operculum, with a meshwork of polygonal fields defined by ridges on the
surface, some elements of morphology that resemble Arpylorus. These
possible eggs, however, are ovoidal to broadly spheroidal and do not
display a flat side like our specimens. Our specimens may also show some
similarities with annelid cocoons. Some of them, described in the Early
Jurassic of Australia (Jansson et al., 2008) have an ovoid shape, a meshlike
ornamentation and operculum, but they are larger, and the position and
form of the opening differs from those of A. antiquus.
We conclude that Arpylorus antiquus might not be an egg, cyst, or
cocoon. The characters observed, such as the shape, opening, and attach-
ment of a thin membrane to the periphery of the vesicles, suggest that
Arpylorus antiquus was possibly a storage structure. The association with
eurypterid cuticles is one piece of evidence in favor of possible affinities
with these arthropods or with phyllocarid crustaceans.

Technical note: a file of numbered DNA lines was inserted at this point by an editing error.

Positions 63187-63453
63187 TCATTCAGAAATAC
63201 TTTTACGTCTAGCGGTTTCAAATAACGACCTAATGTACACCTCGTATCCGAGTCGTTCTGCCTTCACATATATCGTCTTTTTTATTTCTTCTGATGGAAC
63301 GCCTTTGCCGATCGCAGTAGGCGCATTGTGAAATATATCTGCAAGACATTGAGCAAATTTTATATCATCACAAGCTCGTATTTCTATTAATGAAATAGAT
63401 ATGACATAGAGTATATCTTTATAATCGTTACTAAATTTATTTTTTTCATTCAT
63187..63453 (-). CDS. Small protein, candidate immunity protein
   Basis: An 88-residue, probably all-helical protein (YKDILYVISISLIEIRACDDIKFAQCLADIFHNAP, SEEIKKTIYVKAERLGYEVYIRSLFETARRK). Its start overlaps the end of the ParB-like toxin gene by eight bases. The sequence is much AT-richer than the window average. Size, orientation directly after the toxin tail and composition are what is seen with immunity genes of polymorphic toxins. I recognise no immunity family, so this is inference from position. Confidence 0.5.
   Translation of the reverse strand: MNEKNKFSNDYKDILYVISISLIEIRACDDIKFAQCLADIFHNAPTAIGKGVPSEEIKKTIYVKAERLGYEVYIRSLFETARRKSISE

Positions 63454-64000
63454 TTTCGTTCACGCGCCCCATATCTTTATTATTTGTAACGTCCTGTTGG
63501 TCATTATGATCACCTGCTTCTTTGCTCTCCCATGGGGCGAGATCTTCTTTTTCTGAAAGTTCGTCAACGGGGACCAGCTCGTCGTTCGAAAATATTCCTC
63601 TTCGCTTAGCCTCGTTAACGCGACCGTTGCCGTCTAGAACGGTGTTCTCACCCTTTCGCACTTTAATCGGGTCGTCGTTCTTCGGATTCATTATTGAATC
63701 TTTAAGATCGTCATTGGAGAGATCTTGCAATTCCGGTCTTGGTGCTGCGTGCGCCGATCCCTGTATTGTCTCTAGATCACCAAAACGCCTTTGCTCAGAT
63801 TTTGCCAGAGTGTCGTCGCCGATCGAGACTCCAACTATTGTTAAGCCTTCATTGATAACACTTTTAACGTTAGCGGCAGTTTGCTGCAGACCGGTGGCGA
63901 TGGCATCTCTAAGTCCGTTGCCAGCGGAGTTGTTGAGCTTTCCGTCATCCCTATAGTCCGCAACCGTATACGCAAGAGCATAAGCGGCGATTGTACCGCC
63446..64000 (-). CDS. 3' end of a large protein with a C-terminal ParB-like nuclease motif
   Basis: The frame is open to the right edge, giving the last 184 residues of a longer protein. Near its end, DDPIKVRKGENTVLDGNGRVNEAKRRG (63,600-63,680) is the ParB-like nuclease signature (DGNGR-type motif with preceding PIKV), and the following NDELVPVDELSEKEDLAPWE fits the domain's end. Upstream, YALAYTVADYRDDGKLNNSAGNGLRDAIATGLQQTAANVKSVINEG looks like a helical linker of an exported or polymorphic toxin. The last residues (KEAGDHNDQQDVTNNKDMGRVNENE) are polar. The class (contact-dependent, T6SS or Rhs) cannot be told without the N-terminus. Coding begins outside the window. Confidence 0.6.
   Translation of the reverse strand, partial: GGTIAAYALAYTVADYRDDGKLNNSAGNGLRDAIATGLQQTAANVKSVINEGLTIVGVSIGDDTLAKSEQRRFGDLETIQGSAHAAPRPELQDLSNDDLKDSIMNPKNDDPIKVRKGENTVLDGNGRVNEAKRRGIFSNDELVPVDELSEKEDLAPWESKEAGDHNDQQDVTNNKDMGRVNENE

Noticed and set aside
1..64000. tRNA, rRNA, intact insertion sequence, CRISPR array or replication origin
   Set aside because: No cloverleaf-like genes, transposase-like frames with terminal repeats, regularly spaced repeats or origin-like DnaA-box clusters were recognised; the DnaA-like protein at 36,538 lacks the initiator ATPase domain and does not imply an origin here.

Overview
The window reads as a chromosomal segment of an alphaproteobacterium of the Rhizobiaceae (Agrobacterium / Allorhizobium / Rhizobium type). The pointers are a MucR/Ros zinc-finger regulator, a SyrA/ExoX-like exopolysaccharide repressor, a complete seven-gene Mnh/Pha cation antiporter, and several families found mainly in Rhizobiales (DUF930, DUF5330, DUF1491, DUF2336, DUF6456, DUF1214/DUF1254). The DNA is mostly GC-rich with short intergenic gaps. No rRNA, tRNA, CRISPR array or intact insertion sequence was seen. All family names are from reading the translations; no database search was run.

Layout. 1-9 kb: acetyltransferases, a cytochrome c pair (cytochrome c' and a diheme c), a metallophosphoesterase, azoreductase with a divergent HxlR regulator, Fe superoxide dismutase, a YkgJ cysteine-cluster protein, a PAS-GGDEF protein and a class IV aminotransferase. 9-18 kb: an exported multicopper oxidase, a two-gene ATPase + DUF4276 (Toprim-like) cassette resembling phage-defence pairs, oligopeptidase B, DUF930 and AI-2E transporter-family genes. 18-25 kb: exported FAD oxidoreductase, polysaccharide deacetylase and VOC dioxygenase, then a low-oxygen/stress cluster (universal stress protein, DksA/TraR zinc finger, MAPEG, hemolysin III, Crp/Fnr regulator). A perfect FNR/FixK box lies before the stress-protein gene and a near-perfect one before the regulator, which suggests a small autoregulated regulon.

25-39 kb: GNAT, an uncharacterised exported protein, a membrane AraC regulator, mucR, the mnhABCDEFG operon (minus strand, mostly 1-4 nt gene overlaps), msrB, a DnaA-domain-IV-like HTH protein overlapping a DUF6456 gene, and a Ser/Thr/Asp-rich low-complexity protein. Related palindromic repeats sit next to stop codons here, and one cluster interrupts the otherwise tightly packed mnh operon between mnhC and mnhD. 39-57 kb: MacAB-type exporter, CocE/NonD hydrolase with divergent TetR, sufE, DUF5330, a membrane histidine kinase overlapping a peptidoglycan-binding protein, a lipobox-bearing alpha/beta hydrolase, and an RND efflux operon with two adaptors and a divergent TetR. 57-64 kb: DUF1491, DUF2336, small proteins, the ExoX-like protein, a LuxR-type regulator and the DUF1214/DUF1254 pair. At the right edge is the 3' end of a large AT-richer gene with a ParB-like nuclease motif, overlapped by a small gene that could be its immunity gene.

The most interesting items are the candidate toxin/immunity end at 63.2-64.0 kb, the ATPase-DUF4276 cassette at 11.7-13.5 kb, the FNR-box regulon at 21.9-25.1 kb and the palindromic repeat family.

Eurypterids are an exclusively Paleozoic arthropod group. They are most
commonly found in nearshore, shallow-water marine deposits, although
deepwater forms are known (Plotnick, 1996). Several types of eurypterid
fragments occur among the fragments encountered in our residues, and are
the most common, but the possibility has not been excluded that
phyllocarid crustaceans may also be represented among the remains.
Various types of cuticlelike fragments of eurypterids have been
observed, particularly in the type locality of MG1 in Tunisia, with
sheetlike fragments with dark broad-based spines, or lines of crescentic
thickenings (Fig. 8G) as illustrated by McGregor and Narbonne (1978).
The Kiemenplatten (gill tract) described by Manning and Dunlop
(1995) has also been observed in the material (Fig. 8H). This structure
is interpreted as a respiratory organ of eurypterids, and possible
strategy of aerial respiration and partial terrestrial mode of life for these
arthropods.
FIGURE 5The micro-FTIR spectrum obtained from a single Arpylorus antiquus.
418 LE HERISSE ET AL. PALAIOS
FIGURE 6AB) The holotype of Arpylorus antiquus, designed and illustrated by Calandra, 1964, fig. 1, p. 4113, overall length 154 mm, overall breadth 107.5 mm, MG1